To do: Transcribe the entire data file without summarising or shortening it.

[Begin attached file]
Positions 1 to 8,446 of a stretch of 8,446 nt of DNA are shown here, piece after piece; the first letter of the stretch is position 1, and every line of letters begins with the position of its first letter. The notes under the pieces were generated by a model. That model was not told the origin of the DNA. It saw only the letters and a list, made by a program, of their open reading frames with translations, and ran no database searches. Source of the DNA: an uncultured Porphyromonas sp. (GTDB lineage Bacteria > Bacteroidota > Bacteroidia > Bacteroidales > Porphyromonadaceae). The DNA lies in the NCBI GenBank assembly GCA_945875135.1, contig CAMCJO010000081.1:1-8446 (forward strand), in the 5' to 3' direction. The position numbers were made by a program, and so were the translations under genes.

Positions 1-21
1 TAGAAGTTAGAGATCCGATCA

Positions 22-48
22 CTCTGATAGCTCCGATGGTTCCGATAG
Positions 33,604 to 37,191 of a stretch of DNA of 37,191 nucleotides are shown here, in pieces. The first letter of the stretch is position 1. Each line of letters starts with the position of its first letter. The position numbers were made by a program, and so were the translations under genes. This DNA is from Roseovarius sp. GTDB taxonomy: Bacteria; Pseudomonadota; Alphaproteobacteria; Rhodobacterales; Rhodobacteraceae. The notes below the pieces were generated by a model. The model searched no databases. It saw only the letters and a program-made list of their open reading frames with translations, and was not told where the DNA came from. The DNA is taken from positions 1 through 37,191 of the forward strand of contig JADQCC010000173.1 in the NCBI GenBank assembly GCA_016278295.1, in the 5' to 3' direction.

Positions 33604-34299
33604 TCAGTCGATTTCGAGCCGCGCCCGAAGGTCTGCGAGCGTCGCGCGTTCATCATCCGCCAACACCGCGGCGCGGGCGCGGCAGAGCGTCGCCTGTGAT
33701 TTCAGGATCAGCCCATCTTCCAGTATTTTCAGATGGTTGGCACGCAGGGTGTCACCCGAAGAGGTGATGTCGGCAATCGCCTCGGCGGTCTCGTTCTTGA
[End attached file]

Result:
Positions 1 to 8,446 of a stretch of 8,446 nt of DNA are shown here, piece after piece; the first letter of the stretch is position 1, and every line of letters begins with the position of its first letter. The notes under the pieces were generated by a model. That model was not told the origin of the DNA. It saw only the letters and a list, made by a program, of their open reading frames with translations, and ran no database searches. Source of the DNA: an uncultured Porphyromonas sp. (GTDB lineage Bacteria > Bacteroidota > Bacteroidia > Bacteroidales > Porphyromonadaceae). The DNA lies in the NCBI GenBank assembly GCA_945875135.1, contig CAMCJO010000081.1:1-8446 (forward strand), in the 5' to 3' direction. The position numbers were made by a program, and so were the translations under genes.

Positions 1-21
1 TAGAAGTTAGAGATCCGATCA

Positions 22-48
22 CTCTGATAGCTCCGATGGTTCCGATAG
Positions 33,604 to 37,191 of a stretch of DNA of 37,191 nucleotides are shown here, in pieces. The first letter of the stretch is position 1. Each line of letters starts with the position of its first letter. The position numbers were made by a program, and so were the translations under genes. This DNA is from Roseovarius sp. GTDB taxonomy: Bacteria; Pseudomonadota; Alphaproteobacteria; Rhodobacterales; Rhodobacteraceae. The notes below the pieces were generated by a model. The model searched no databases. It saw only the letters and a program-made list of their open reading frames with translations, and was not told where the DNA came from. The DNA is taken from positions 1 through 37,191 of the forward strand of contig JADQCC010000173.1 in the NCBI GenBank assembly GCA_016278295.1, in the 5' to 3' direction.

Positions 33604-34299
33604 TCAGTCGATTTCGAGCCGCGCCCGAAGGTCTGCGAGCGTCGCGCGTTCATCATCCGCCAACACCGCGGCGCGGGCGCGGCAGAGCGTCGCCTGTGAT
33701 TTCAGGATCAGCCCATCTTCCAGTATTTTCAGATGGTTGGCACGCAGGGTGTCACCCGAAGAGGTGATGTCGGCAATCGCCTCGGCGGTCTCGTTCTTGA